BALTIMORE, MD (August 26, 2011) – With Hurricane Irene bringing the potential for flooding and large amounts of stormwater runoff, the Maryland Department of the Environment has issued an emergency closure to shellfish harvesting in Maryland waters.
MDE is temporarily closing the Maryland portion of the Chesapeake Bay, including all tributaries, and Maryland’s coastal bays to shellfish harvesting effective Sunday, Aug. 28. Areas previously open to shellfish harvesting are to reopen for shellfish harvesting Saturday, Sept. 3.
The closure could remain in effect beyond that date if water-quality monitoring shows additional concerns. It could be lifted before that date if the storm’s effects on water quality are less than expected.
The closure applies only to the harvesting of shellfish (oysters and clams); it does not apply to fishing or crabbing.
“Maryland is taking this emergency action to prevent the potentially harmful effects of eating shellfish exposed to contaminated waters,” said MDE Secretary Robert M. Summers. “This ensures that Maryland maintains its reputation for safe and wholesome seafood products.”
Shellfish are filter feeders with the ability to filter water and get food from microscopic organisms in the water. If the waters are polluted, this filtering process can concentrate disease-causing organisms associated with raw sewage and other sources, such as animal waste. Oysters and clams are often eaten raw or partially cooked and must come from waters that are not polluted.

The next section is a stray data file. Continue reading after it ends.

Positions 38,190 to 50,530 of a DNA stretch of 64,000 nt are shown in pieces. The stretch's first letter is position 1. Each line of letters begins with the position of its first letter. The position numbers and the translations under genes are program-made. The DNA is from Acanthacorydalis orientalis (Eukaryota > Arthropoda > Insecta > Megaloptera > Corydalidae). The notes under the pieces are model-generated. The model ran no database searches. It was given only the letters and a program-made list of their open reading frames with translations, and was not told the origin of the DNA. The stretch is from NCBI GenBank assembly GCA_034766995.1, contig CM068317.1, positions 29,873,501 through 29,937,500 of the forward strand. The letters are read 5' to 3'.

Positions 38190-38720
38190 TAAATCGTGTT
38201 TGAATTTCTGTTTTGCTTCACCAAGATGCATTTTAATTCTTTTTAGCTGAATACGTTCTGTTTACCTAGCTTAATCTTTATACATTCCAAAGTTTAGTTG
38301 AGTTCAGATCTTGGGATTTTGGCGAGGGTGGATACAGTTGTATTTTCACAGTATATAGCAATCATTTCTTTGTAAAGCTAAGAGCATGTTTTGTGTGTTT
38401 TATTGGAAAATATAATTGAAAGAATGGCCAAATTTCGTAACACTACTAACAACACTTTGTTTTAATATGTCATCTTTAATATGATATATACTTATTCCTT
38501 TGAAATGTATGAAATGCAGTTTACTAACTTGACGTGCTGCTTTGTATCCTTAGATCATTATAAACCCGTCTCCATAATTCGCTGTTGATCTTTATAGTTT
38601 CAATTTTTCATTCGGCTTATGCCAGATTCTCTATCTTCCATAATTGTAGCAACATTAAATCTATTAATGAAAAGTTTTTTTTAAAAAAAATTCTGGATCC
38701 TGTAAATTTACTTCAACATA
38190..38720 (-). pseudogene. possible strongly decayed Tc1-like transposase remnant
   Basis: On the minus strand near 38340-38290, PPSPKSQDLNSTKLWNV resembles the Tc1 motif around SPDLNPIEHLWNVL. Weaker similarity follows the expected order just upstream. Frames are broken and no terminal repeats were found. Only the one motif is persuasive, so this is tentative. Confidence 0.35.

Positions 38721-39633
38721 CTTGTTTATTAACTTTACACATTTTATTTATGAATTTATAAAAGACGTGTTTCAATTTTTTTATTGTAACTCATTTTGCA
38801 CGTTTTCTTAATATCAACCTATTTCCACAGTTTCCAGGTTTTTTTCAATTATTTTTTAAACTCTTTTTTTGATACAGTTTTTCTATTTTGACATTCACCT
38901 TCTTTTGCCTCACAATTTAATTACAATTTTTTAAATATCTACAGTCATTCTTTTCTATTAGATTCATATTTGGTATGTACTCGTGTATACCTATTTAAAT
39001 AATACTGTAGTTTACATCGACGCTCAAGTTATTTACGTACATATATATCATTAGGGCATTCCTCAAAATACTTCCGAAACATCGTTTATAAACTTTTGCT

MDE monitors bacteriological water quality and conducts pollution source surveys to determine which areas are safe for the harvesting of shellfish. The Department is required to close areas that do not meet the strict water quality standards for shellfish harvesting waters, and it has a longstanding policy to reopen areas to shellfish harvesting when water quality improves. These actions ensure that Maryland remains in compliance with the requirements of the National Shellfish Sanitation Program.
As Hurricane Irene approached Maryland, MDE determined that tidal flooding from the storm could affect septic systems and cause sewer systems to overflow, creating the potential for shellfish harvesting waters to be contaminated. Receding tides and large amounts of stormwater runoff could also carry contaminants to waterways.
The commercial oyster season in Maryland does not begin until October 1, and it is anticipated that the effects on shellfish water quality from Irene will have dissipated by then. The emergency closure affects, in addition to the harvesting of clams, the harvesting of oysters from leased beds and through aquaculture operations. Those oysters can normally be harvested throughout the year.
MDE issued a similar, week-long emergency closure to shellfish harvesting in the Chesapeake Bay and its tributaries due to flooding caused by Tropical Storm Isabel in September 2003.
For additional information on Maryland’s preparations for Hurricane Irene, go to Maryland.gov.